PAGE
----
Temptation is almost inevitable. Everybody is talking about something new, describing wonderful experiences during its implementation, and contributing a futuristic vision of the business world. Those who are paying attention want the very same thing for their organization. And they want it now. Whenever the big technology consulting firms publish their predictions for the new year, many leaders of middle-sector companies seem to be fascinated. However, running blindly after new trends can be a trap for your organization. Let us explain why.

Transforming, modernizing, and renovating a company requires a balanced plan focused on the future without losing sight of immediate needs. This challenge was compounded during the changing, dizzying pandemic. Straying from the plan to invest heavily in the latest “technology trend” could destroy the structure. How can the balance be restored? How do you choose which trends to follow and which to ignore?

Playing it safe

Ubiquitous and mature technologies are not included in the discussion. At this point, no organization discusses whether migrating to the cloud is convenient or not (Gartner estimates that spending on the cloud will grow from the USD 314 billion in 2020 to USD 482 billion in 2022), or whether or not incorporating artificial intelligence (Gartner also calculates that spending in AI software alone will grow 21.3% this year), or opting for predictive analytics (which, according to Facts & Factors, increases 24.5% per year), or incorporating automation in their operations (Precedence Research indicates that the market will grow from USD 2.6 billion in 2021 to USD 3.4 billion in 2022). Blockchain –which allows adding perfect transparency, reliability, and traceability to business processes– is growing steadily. IDC calculates that the global market grew an astounding 50% between 2020 and 2021.

Even with this type of mature technologies, it is not good to “chase after the latest fad.” As technology partners, we can help our clients transition to digital transformation. We frequently hear clients say, “let’s add artificial intelligence.” That is a huge mistake! If there is no good business case, or if the return on investment has not been weighed in, or if there is no plan to obtain value for implementing it, then it makes no real sense to pursue it.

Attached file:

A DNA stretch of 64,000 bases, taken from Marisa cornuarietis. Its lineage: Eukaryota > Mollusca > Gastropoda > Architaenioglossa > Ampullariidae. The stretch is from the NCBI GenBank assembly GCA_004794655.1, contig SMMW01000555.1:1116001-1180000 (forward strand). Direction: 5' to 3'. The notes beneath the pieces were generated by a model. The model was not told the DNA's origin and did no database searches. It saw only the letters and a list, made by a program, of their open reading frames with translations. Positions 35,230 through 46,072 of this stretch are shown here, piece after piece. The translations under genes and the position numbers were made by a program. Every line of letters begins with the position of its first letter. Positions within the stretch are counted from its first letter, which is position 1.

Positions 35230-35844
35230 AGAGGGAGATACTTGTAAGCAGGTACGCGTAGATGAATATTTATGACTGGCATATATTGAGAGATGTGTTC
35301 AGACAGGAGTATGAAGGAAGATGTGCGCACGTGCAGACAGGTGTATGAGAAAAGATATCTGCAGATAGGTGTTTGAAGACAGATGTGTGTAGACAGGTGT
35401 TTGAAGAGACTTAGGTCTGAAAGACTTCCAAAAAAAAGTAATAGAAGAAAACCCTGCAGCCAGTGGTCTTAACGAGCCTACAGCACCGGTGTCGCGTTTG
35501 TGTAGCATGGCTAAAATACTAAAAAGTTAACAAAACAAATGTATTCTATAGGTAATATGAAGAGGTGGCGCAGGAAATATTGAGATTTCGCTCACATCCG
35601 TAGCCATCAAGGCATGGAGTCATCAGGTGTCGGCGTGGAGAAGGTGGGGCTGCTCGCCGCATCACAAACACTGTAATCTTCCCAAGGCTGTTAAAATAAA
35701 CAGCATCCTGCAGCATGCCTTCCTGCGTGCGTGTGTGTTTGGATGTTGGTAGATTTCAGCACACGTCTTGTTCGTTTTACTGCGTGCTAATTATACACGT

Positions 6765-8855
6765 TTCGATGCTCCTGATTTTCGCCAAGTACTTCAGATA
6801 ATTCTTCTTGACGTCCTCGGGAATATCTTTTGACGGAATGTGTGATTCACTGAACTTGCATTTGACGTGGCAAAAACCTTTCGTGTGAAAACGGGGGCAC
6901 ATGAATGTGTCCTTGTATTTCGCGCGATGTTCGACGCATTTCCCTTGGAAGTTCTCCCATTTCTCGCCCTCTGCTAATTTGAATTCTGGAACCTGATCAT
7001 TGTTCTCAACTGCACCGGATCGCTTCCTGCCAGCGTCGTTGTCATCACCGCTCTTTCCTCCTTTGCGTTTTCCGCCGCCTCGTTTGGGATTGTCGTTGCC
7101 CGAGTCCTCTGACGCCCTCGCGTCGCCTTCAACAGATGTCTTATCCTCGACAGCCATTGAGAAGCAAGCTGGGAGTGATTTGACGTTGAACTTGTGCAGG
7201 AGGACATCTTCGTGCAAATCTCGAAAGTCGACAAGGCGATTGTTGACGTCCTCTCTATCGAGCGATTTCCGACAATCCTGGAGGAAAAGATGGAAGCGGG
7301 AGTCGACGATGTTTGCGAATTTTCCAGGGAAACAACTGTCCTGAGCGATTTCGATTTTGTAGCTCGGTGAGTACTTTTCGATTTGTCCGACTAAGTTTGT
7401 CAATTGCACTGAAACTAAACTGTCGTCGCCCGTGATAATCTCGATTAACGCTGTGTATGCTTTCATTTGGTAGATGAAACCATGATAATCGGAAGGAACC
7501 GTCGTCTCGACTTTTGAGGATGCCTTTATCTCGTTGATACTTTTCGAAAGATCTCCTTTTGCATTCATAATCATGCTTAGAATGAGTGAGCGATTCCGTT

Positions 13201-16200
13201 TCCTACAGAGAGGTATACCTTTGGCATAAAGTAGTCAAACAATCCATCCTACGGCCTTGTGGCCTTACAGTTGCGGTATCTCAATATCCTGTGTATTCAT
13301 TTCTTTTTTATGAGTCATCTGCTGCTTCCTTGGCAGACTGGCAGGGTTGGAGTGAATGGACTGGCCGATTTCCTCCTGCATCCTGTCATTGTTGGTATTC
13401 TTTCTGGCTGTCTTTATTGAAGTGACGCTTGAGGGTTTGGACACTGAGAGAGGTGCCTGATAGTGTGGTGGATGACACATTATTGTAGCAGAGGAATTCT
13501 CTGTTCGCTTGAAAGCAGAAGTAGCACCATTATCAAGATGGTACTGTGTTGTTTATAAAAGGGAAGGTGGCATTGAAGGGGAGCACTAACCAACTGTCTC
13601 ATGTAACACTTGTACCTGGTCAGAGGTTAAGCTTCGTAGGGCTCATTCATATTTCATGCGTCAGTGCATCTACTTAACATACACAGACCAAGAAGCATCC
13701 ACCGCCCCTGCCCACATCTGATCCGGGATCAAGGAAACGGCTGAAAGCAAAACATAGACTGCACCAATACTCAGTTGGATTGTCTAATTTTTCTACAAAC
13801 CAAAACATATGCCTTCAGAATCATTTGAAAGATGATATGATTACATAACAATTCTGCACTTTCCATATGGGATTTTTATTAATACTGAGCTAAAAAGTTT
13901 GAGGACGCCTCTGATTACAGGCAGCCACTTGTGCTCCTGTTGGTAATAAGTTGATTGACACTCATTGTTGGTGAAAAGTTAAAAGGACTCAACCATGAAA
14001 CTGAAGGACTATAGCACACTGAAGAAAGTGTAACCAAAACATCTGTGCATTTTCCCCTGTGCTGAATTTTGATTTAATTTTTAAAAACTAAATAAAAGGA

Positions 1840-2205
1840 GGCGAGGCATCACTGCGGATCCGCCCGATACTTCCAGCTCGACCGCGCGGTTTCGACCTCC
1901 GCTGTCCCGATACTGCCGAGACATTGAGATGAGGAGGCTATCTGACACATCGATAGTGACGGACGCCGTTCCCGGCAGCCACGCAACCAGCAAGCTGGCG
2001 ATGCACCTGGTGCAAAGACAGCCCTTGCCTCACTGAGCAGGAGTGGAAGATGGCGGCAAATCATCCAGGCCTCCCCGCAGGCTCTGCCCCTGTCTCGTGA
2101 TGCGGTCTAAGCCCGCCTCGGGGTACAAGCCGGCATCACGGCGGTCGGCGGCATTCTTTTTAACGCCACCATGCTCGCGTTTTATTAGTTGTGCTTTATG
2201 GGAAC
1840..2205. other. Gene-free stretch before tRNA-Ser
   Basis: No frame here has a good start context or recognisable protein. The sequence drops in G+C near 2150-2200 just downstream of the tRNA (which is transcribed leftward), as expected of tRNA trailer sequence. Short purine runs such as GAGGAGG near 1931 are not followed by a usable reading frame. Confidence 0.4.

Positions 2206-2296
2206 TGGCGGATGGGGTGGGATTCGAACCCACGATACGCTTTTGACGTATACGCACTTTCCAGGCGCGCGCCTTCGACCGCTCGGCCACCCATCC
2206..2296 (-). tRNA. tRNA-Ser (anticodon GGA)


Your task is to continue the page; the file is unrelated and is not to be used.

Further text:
Guarantee for the future

There are technological concepts that only expand in organizations for their very philosophy. Let’s consider high-performance computing. The growth in research, extensive data-based analysis, and the consolidation of applications supported by highly demanding technologies of computational power –such as artificial intelligence or virtual and augmented reality– account for the need for power to grow continually. In its predictions for 2022, Silicon Valley-based Pegasus Tech Ventures –which specializes in venture capital– expects significant progress in business-oriented quantum-computing developments over the next few months, and it will later accelerate. 

Another topic that needs to be placed on the agenda is sustainability. According to IDC, by 2025, 60% of the 2,000 most influential companies in the world will have a digital sustainability team. The PitchBook report concludes that the events of 2020 and 2021 led 43% of PEs and VCs to focus on sustainable investments increasingly. In this case, we are not talking about a fad or a passing trend: COVID-19 has led to a more responsible world and more ethical consumption.

When doubt creeps in

Sometimes, the trend does not seem to be so precise. Take as an example the question of what to do with the metaverse. The metaverse is a parallel, immersive, omnipresent, and free-access digital reality that combines social media, online games, augmented reality, virtual reality, and cryptocurrencies. The metaverse could potentially have a higher impact than the internet when launched. It is supposed to revolutionize consumption and allow friction-free access to services. The reality, though, indicates that, for the time being, there are very few companies with a genuine interest and direct investments in the field. Maybe, middle-sector organizations need to be cautious. They need to consider what movements are taking place, what actual opportunities exist in this new field, and how they could structure business models compatible with digital reality. Diving head-first into the metaverse does not seem to be the best option, just for the sake of being one of the first. Neither is not studying the topic at all and being one of the last.

Gamification is linked to the above. Its purpose is to bring the ludic structure of games into the business world to stimulate clients and collaborators, increase engagement, and foster greater participation. Thus, gamification is a key factor to attract, compete and win consumers and collaborators who now have more options within reach. In this case, the main challenge is to understand the actual needs of the target audience, so the proposal is truly attractive. Otherwise, a premature failure when implementing it could trigger a reverse domino effect and damage future projects.

To conclude, it makes no sense for an organization to pursue all emerging trends (in fact, if we look at the forecasts of recent years, we will see that they do not always come true). The best option still is to analyze the specific needs of each business and understand how the new available technologies can contribute solutions and add value. Ironically, in terms of IT, trying to stay at the top of the wave could be the perfect recipe to sink.